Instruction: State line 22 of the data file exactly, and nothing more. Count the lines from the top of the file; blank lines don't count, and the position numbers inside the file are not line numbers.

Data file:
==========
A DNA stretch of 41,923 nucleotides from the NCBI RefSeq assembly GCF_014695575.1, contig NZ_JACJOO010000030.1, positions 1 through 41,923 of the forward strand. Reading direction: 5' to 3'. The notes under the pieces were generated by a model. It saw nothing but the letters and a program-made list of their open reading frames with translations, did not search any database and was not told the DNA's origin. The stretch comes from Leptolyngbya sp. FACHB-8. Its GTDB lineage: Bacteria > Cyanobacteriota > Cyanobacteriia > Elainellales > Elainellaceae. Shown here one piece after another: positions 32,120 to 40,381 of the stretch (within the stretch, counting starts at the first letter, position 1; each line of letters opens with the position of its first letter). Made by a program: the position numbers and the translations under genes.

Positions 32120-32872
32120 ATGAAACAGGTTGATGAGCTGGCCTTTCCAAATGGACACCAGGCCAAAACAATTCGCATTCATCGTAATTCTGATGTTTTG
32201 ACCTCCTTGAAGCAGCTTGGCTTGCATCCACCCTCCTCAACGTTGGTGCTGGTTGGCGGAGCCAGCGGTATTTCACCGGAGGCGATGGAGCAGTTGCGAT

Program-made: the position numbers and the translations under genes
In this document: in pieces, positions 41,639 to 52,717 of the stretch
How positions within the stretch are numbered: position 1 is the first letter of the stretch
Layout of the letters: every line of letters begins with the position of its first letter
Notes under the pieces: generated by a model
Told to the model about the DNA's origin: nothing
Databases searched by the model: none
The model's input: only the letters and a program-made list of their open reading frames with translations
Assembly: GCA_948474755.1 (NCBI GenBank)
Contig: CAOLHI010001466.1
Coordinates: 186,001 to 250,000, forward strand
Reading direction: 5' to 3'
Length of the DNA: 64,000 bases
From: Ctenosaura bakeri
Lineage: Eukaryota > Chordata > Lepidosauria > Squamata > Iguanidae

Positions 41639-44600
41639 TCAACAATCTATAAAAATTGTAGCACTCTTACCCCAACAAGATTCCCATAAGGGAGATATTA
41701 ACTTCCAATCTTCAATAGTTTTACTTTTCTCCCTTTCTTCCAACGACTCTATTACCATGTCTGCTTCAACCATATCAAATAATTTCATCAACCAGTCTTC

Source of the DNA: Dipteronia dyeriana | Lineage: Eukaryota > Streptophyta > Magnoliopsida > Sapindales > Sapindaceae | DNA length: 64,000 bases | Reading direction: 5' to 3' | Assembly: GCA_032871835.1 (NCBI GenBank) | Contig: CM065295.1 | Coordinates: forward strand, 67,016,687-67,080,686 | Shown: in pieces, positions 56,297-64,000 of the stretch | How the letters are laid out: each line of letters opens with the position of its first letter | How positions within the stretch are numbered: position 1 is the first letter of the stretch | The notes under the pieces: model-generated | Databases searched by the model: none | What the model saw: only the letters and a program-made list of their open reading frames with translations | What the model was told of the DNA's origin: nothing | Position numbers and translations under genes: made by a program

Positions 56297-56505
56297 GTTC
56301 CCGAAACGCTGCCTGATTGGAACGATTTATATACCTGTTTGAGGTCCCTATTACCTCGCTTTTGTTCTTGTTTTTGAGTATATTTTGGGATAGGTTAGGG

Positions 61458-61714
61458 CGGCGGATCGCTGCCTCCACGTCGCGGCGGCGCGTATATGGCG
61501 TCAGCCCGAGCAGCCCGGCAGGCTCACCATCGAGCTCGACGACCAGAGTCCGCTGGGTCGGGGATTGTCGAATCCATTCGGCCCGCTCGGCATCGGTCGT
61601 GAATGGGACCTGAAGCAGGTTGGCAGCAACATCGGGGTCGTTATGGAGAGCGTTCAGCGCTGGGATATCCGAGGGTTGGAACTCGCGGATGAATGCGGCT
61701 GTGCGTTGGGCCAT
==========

41701 ACTTCCAATCTTCAATAGTTTTACTTTTCTCCCTTTCTTCCAACGACTCTATTACCATGTCTGCTTCAACCATATCAAATAATTTCATCAACCAGTCTTC